7. Inventory your heart about your community, asking yourself (prayerfully) how you’ve contributed positively to your community and confess before the Lord how you’ve stood in the way of building healthy community. Be honest and seek forgiveness if necessary.

We are made for community. Church. Neighborhood. Friendship. Family. Marriage. All the primary relationships of life help us define community. Lean in to the gifts of community now and hopefully we’ll all be better prepared to reengage with one another sooner than later.

 

SHARE THIS POST

Can't find what you're looking for?

Steve Macchia

Founder & President

The Rev. Dr. Stephen A. Macchia is founder and president of Leadership Transformations, Inc. (LTI), a ministry serving the spiritual formation, discernment, and renewal of leaders and learners since 2003. For more than 20 years he has been the Director of the Pierce Center for Disciple-Building at Gordon-Conwell Theological Seminary, where he also serves as an adjunct faculty member in the Doctor of Ministry Program. From 1989-2003 he was the president of Vision New England, the largest regional church renewal association in the country. Earlier in his ministry life, Steve was a member of the pastoral staff of Grace Chapel in Lexington, Massachusetts for 11 years. He is the author or co-author of 17 books, including The Discerning Life (Zondervan Reflective), and Crafting a Rule of Life, Becoming A Healthy Church (LTI), and Broken and Whole (IVP).  He and his wife Ruth live in the Boston (MA) area and are the proud parents of two married children and grandparents to three adorable grandchildren. Steve’s personal website is www.SteveMacchia.com.

My soul comes alive singing the great hymns of the church and enjoying the beauty of God’s creation. I’m in awe of God for fulfilling the dream for LTI that he birthed in my heart, for the team he has assembled, and the transformational impact experienced in the leaders and teams we serve.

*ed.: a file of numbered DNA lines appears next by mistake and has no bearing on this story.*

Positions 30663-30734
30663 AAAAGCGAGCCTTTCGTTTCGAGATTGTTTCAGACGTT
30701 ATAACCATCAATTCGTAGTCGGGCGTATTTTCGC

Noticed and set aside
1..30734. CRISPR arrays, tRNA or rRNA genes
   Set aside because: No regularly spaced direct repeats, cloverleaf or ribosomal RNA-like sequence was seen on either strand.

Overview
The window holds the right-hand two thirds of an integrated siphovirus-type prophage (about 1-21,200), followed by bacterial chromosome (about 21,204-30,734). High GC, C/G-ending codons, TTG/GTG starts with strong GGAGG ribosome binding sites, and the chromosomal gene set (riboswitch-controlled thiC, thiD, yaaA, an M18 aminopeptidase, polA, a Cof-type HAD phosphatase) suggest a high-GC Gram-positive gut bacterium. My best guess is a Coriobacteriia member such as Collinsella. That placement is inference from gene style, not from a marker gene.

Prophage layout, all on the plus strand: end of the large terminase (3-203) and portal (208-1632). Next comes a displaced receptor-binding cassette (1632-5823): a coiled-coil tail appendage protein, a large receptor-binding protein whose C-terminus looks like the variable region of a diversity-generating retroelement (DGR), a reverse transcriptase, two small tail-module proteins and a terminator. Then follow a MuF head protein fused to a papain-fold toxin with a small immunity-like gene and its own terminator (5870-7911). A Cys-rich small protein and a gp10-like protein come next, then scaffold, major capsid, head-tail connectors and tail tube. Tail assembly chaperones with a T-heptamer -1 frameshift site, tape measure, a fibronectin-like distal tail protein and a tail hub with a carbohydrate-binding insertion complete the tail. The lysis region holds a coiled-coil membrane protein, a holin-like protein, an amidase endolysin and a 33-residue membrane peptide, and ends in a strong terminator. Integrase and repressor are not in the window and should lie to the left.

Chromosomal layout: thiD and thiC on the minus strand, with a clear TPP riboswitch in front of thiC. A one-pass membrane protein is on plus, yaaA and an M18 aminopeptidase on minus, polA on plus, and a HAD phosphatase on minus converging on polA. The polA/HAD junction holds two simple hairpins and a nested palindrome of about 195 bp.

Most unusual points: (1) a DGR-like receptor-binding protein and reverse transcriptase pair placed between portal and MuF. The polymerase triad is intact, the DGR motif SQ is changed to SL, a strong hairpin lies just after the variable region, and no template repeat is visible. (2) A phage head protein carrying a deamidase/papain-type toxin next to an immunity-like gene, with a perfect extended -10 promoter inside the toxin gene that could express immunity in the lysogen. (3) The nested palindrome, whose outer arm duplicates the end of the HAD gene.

Detailed Biography
Articles by Stephen Macchia
Author Website
Schedule a one-on-one with Steve

Fill out my online form.

Mitzi Mak

Selah-West Faculty

Mitzi started her professional life as a high school social studies teacher. She and her husband Jerry then served cross-culturally for ten+ years, living abroad first in India and then Kurdistan, N. Iraq. In addition to being a Spiritual Director, she now serves as a Formation and Care pastor in her local church in Houston, TX. She has graduated from LTI’s Selah Spiritual Direction training as well as LTI’s Emmaus Formational Leadership Program.

Mitzi enjoys engaging conversation, reading fiction, doing jigsaw/crossword puzzles, ocean gazing and exploring the world with Jerry through food and travel.

God has two main callings in Mitzi’s life: to care for those who care for others and to be a guide in helping others have a healthy relationship with the Trinity – recognizing God’s loving presence and activity in their lives and how to faithfully respond.

Selah was a transformative experience for me – allowing the contemplative within to emerge and to beautifully co-exist with my extraverted personality.